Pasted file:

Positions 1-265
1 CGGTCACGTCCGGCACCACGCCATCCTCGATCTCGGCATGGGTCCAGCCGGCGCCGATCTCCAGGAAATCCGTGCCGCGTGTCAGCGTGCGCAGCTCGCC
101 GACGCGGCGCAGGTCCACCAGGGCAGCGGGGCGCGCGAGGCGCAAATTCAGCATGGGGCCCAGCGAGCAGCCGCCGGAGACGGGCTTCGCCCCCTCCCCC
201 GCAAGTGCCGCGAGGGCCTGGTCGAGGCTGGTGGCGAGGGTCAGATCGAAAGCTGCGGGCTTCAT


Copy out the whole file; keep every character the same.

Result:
Positions 1-265
1 CGGTCACGTCCGGCACCACGCCATCCTCGATCTCGGCATGGGTCCAGCCGGCGCCGATCTCCAGGAAATCCGTGCCGCGTGTCAGCGTGCGCAGCTCGCC
101 GACGCGGCGCAGGTCCACCAGGGCAGCGGGGCGCGCGAGGCGCAAATTCAGCATGGGGCCCAGCGAGCAGCCGCCGGAGACGGGCTTCGCCCCCTCCCCC
201 GCAAGTGCCGCGAGGGCCTGGTCGAGGCTGGTGGCGAGGGTCAGATCGAAAGCTGCGGGCTTCAT